The Suspected Pediatric Influenza Risk-Strat-ification Algorithm “aids clinicians in determining who to test versus who to treat empirically,
saving children from costly viral testing or unnecessary antiviral exposure,” authors wrote.
During peak influenza season, the Centers
for Disease Control and Prevention (CDC)
recommends treating children who may have
the virus and are at high risk for complications.
Physicians also may consider treating previously
healthy children. Because these groups may be
treated before laboratory confirmation of influenza, children may be overtreated, according to
Researchers set out to create an algorithm to
help determine the likelihood a child has influenza. They analyzed medical records for 818
children presenting to an emergency department
with influenza-like symptoms in the 2012-’ 13
Samples were collected from patients meeting
CDC protocol, and patients were given a prescription for oseltamivir, then discharged with
recommendations for supportive care. Later in
the day, families were notified of the test results
and whether to start treatment.
About 35% tested positive for influenza. Researchers determined children younger than 2
years were at high risk for influenza if they were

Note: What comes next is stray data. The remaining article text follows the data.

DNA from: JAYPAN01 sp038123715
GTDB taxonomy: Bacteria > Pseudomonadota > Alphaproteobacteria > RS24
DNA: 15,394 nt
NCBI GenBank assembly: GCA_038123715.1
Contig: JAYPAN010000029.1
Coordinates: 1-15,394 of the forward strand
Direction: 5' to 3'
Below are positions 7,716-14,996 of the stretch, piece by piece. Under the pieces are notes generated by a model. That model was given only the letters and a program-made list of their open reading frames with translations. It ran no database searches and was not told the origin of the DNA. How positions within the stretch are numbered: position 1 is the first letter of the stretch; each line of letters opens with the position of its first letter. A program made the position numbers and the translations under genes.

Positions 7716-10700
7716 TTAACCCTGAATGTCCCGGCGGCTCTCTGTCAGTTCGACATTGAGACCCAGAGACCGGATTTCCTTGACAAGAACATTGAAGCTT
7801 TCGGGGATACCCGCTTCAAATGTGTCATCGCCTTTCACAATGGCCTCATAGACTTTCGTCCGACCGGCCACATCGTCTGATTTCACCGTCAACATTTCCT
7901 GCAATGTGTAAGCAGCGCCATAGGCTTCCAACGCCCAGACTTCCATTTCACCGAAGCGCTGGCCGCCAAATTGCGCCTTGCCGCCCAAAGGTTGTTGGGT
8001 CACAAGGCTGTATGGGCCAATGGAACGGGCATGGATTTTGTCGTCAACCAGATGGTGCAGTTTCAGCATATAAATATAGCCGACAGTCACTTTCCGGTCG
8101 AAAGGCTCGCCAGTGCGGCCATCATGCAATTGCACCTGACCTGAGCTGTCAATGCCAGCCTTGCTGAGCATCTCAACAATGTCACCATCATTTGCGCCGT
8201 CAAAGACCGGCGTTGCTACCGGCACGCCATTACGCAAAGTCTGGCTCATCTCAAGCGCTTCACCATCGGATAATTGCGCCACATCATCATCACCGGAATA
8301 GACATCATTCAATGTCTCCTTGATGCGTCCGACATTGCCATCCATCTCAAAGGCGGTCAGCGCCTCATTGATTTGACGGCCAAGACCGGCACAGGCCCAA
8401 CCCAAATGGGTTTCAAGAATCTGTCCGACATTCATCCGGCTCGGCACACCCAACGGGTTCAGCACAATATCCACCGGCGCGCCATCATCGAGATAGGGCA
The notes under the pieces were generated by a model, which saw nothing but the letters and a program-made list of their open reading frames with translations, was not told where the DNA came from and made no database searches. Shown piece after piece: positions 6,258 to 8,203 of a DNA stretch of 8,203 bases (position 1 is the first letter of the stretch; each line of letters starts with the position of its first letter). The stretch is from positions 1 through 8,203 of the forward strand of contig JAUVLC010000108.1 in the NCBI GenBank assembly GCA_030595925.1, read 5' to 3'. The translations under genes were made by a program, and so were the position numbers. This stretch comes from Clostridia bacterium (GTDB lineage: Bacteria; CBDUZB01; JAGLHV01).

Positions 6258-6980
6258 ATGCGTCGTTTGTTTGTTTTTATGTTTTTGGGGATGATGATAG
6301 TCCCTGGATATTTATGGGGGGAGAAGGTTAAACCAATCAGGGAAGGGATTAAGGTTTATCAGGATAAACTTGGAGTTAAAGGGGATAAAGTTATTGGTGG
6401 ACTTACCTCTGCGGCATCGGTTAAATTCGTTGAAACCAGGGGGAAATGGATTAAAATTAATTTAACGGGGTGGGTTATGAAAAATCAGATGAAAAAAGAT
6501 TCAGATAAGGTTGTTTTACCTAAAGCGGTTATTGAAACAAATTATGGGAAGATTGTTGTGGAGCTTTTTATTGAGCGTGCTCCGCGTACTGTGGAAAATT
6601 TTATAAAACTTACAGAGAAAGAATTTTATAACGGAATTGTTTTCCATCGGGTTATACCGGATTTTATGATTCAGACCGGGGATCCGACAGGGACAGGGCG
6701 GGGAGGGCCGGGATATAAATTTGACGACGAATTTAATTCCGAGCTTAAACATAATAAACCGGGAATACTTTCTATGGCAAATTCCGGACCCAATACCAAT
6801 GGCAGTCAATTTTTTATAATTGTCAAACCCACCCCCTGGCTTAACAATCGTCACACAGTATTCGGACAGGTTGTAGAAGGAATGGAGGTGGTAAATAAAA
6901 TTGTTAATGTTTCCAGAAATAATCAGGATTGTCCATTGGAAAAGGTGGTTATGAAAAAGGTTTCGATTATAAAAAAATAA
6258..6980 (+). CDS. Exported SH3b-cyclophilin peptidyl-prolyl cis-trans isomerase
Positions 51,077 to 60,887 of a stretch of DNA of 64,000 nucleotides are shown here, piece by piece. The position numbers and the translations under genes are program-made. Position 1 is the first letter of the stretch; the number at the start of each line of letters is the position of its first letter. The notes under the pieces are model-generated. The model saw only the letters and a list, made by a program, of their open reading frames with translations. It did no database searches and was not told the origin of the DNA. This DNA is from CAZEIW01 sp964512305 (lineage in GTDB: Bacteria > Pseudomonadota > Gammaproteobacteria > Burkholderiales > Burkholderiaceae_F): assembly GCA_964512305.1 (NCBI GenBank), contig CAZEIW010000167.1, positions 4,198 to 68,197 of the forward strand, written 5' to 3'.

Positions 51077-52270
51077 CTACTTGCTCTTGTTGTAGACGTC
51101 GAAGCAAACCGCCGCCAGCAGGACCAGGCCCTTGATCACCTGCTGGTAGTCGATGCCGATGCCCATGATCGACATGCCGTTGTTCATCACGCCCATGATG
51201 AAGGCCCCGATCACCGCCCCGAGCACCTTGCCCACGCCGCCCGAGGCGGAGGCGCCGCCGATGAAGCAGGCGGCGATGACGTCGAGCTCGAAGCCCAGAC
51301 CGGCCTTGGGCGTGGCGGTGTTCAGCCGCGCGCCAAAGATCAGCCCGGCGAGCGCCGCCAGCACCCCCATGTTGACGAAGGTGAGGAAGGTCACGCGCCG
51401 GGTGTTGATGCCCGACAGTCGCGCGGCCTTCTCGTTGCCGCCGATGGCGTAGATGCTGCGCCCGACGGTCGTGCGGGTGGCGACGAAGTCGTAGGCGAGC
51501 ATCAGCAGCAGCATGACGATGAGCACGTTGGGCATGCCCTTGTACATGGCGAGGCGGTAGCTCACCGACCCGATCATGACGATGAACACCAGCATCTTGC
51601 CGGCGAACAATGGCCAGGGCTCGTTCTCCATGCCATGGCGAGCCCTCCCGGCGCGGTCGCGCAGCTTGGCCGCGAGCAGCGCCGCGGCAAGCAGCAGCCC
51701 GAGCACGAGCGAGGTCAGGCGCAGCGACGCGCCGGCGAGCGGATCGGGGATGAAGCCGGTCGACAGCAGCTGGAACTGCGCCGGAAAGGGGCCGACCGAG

in contact with someone who had influenza.
They also were more likely to have influenza
during high-incidence periods if they were unimmunized or if they were immunized but had
Children 2 and older were more likely to have
influenza during low-incidence periods if they
were unimmunized. During high-incidence periods, children were more likely to have influenza if they presented with myalgia or if neither
myalgia nor diarrhea were present.
Authors noted the algorithm is not meant to
diagnose flu but to quantify the risk and serve
as a companion to CDC guidelines.
“… we believe that a tool that gives clinicians,
patients, and families more precise information
regarding the likelihood of influenza infection
will help patients and providers to more effectively make testing and treatment decisions,”